123:It was only because men learned to cooperate that we could make the great discovery of the division of labor; a discovery which is the chief security for the welfare of mankind. To preserve human life would not be possible if each individual attempted to wrest a living from the earth by himself with no cooperation and no results of cooperation in the past. Through the division of labor we can use the results of many different kinds of training and organize many different abilities so that all of them contribute to the common welfare and guarantee relief from insecurity and increased opportunity for all the members of society. It ~ Alfred Adler,
124:We want you to take a minute to identify your very first memory. After you have rummaged through your old-memories store, write down the specifics of the memory. What exactly happened? When? Who was—and was not—there? What about your memory is crystal-clear, and what is missing or foggy? After you’ve settled upon a version of the experience, shift your focus to the thoughts, especially the feelings surrounding them. Be patient. It’s likely that details will surface at their own pace. Once you’re comfortable that you’ve recaptured your first memory, continue on with your reading and rejoin us. Austrian psychologist Alfred Adler felt that ~ Philip G Zimbardo,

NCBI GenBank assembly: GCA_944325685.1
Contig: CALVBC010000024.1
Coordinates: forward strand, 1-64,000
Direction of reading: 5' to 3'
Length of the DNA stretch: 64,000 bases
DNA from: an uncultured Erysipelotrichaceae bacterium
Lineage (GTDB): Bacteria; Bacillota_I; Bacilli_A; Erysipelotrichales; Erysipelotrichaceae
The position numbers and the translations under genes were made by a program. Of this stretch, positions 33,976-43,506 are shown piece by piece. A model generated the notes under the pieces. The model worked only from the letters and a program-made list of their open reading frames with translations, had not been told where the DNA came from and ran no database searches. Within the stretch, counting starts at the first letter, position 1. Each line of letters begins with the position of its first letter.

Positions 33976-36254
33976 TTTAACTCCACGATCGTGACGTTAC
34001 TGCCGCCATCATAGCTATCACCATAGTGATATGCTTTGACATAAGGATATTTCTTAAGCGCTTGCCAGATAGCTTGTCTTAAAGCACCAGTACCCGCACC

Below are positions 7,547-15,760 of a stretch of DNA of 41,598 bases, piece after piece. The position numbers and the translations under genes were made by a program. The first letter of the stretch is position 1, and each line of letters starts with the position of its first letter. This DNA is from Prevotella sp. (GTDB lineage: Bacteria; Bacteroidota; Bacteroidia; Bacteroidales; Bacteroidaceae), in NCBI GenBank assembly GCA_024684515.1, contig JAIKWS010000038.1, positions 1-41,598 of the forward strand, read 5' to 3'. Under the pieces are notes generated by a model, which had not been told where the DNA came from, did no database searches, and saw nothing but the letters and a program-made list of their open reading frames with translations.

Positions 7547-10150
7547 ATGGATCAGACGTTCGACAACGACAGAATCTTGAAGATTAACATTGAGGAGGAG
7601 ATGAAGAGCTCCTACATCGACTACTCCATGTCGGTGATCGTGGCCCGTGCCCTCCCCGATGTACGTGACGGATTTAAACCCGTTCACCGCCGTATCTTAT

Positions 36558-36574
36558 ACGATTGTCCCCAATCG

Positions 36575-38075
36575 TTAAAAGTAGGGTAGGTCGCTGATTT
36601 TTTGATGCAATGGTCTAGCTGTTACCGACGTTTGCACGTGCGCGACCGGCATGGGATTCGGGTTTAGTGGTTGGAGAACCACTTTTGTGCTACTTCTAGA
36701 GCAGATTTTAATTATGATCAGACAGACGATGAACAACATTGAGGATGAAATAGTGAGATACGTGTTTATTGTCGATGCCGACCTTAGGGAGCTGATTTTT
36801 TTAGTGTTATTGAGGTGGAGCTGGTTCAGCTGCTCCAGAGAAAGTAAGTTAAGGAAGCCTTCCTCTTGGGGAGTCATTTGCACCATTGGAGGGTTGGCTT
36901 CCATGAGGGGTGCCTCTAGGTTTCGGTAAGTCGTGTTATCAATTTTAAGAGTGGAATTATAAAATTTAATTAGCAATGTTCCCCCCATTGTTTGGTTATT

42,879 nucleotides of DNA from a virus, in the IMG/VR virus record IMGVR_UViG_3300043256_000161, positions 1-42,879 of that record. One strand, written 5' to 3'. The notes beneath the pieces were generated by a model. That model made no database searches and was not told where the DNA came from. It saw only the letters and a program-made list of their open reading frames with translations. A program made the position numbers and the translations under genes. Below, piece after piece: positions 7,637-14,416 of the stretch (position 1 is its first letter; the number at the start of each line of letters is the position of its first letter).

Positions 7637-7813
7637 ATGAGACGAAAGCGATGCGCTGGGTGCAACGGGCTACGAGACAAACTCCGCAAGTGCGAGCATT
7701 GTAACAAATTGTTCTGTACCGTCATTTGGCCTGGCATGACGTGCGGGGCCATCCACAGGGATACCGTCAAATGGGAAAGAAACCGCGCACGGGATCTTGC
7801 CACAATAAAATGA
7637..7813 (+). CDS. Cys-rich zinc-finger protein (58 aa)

125:Life is not primarily a quest for pleasure, as Freud believed, or a quest for power, as Alfred Adler taught, but a quest for meaning. The greatest task for any person is to find meaning in his or her life. Frankl saw three possible sources for meaning: in work (doing something significant), in love (caring for another person), and in courage during difficult times. Suffering in and of itself is meaningless; we give our suffering meaning by the way in which we respond to it. At one point, Frankl writes that a person “may remain brave, dignified and unselfish, or in the bitter Fight for self-preservation he may forget his human dignity and become no more than an animal. ~ Viktor E Frankl,
126:15 yaşındaki bir kız kendisine çocukluğundan beri küçük kardeşlerine oranla haksız davranıldığı kanaatindedir. Kendi hareket kanununu oluştururken hayatta en önemli şeyin sıcaklık ve şımartılmak olduğunu esas kabul eder. Okulda kendine iyi bir durum oluşturmayı başarır fakat yeni gelen öğretmen onu sevmez, özellikle kötü muamele eder. Bu kez çocukluktan beri var olan kıskançlık ve aşağılık duygusu, sıcaklık ve şımartılma konusunda başka bir yöne kayar. Artık ev ve okul onu tatmin etmediğine göre geriye erkekler tarafından şımartılmaktan başka bir yol yoktur. Aradan geçen bir müddetin sonunda bunda da aradığını bulamaz ve bununla aradığı sıcaklığa ulaşamadığı sonucuna ulaşır. Bundan sonra geriye tek seçenek kalır; intihar… ~ Alfred Adler,